Montrealers won't pay for an Expos stadium - at least according to new Florida billboard
MONTREAL -- There may be a lot of baseball fans in Quebec pining for the sport to return to Montreal, but you wouldn't know it if you were coming out of the Tropicana Stadium in Tampa Bay.
The Canadian Taxpayers Federation (CTF) made their views on the issue known Monday in the form of a large outdoor billboard outside the Florida venue that claims Canadian taxpayers don’t want to foot the bill for a new stadium in Montreal.
There's been a lot of buzz around the idea that the Florida team could play part of their season in Montreal. The CTF says no way.
“If the Rays want to come and play baseball in Montreal, they are more than welcome to do so," said Renaud Brossard of the CTF.
"We might even buy tickets to come see them. But if they want us to pay for their new stadium, that’s a big no-no."
Montreal hasn’t had it’s own team in 20 years, since the Expos moved to Washington, D.C.
But moving a team back into the city would likely mean a new stadium that would come with a high price tag.
“It is not taxpayers’ responsibility to pay for a new ballpark for millionaire and billionaire sports team owners, said Brossard.
Others who are dreaming of baseball’s big return, however, suggest the federation is grandstanding, before they even have all the facts.
“The billboard situation in Tampa Bay is nonsense," said the founder of ExposNation, Matthew Ross.
"They’re saying they don’t want to spend money on anything in Montreal relating to baseball, but they haven’t seen plans, they haven’t seen a budget. They don’t even know what the ask is."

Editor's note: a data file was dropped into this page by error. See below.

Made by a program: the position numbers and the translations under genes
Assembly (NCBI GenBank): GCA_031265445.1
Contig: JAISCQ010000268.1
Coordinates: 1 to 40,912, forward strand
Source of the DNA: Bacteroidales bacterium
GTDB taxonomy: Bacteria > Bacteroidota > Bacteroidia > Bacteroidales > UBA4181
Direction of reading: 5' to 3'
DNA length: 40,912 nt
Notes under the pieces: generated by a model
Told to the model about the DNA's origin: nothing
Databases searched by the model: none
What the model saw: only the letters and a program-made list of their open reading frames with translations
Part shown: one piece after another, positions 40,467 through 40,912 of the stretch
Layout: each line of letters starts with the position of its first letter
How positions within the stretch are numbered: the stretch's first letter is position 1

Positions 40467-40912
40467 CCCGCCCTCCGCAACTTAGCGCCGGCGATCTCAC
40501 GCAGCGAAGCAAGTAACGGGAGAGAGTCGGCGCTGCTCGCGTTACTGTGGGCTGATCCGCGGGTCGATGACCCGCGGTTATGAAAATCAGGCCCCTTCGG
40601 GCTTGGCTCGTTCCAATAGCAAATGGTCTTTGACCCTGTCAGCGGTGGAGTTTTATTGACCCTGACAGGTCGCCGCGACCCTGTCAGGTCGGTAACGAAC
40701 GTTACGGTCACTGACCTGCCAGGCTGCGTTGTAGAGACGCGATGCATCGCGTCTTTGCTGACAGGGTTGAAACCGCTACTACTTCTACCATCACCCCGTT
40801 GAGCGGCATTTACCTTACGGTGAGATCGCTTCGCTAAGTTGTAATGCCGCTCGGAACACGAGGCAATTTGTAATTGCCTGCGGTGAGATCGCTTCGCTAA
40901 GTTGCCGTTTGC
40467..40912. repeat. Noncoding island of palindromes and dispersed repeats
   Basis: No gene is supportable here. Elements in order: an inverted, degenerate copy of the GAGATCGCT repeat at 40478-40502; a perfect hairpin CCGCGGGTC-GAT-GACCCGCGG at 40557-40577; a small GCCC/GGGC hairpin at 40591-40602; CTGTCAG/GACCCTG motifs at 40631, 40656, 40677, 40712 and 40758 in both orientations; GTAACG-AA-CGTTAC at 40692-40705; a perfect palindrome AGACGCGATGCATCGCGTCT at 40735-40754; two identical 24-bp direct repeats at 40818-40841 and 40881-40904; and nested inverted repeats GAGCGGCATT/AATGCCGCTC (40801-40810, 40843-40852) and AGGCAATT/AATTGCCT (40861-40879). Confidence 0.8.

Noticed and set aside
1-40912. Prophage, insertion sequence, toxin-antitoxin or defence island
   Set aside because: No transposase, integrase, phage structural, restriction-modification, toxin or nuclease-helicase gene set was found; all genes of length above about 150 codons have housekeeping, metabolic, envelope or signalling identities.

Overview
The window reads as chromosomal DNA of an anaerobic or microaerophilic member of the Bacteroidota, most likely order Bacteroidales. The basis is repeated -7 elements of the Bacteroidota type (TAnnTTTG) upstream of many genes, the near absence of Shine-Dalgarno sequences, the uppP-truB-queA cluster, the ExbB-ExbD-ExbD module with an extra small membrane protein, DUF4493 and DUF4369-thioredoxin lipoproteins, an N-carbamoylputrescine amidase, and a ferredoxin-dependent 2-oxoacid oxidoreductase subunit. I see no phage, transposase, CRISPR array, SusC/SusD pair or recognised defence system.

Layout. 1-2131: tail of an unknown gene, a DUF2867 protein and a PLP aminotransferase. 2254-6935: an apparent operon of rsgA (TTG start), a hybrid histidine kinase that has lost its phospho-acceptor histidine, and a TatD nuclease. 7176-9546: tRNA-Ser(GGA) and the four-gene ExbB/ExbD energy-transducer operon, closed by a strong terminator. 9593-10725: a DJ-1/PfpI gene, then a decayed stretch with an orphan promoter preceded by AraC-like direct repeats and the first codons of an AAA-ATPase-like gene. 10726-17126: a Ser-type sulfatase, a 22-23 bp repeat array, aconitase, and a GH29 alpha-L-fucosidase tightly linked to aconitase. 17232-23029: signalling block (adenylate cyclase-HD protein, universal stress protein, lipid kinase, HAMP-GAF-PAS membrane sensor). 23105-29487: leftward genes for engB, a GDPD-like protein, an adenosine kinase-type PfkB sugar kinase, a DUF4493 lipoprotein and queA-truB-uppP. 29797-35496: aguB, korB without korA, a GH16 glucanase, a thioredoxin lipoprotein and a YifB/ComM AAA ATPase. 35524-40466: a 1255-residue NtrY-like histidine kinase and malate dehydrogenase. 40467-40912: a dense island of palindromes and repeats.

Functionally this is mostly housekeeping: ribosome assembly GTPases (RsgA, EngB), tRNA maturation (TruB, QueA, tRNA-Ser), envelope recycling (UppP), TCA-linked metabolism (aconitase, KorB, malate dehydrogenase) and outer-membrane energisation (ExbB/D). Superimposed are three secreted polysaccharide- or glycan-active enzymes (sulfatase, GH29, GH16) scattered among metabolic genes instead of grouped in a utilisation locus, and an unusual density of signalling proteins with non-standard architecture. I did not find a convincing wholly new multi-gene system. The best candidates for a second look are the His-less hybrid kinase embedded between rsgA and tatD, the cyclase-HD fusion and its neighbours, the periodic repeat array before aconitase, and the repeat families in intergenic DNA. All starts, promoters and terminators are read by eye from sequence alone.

Still, the idea of a stadium has been kicking around for years. A group of Montreal business people that includes Stephen Bronfman has been lobbying for a new venue to be built near the Peel basin.
The province has said it’s too soon to know how it could be financed and that it’s still under discussion.
And the Tampa Bay Rays aren’t going anywhere soon. The lease the team holds on the Tropicana Stadium is good for another six years and it’s unlikely it would move to another field before then.
Nonetheless, the Canadian Taxpayers Federation says it’s important to have a say in the debate now so that the population can give some thought to the value of “spending a couple of hundred million bucks on a ballpark.”
“We have crumbling road infrastructure, both in Montreal and in the province of Quebec, our healthcare system is struggling," said Brossard.
"Those are all things where the government could invest some money."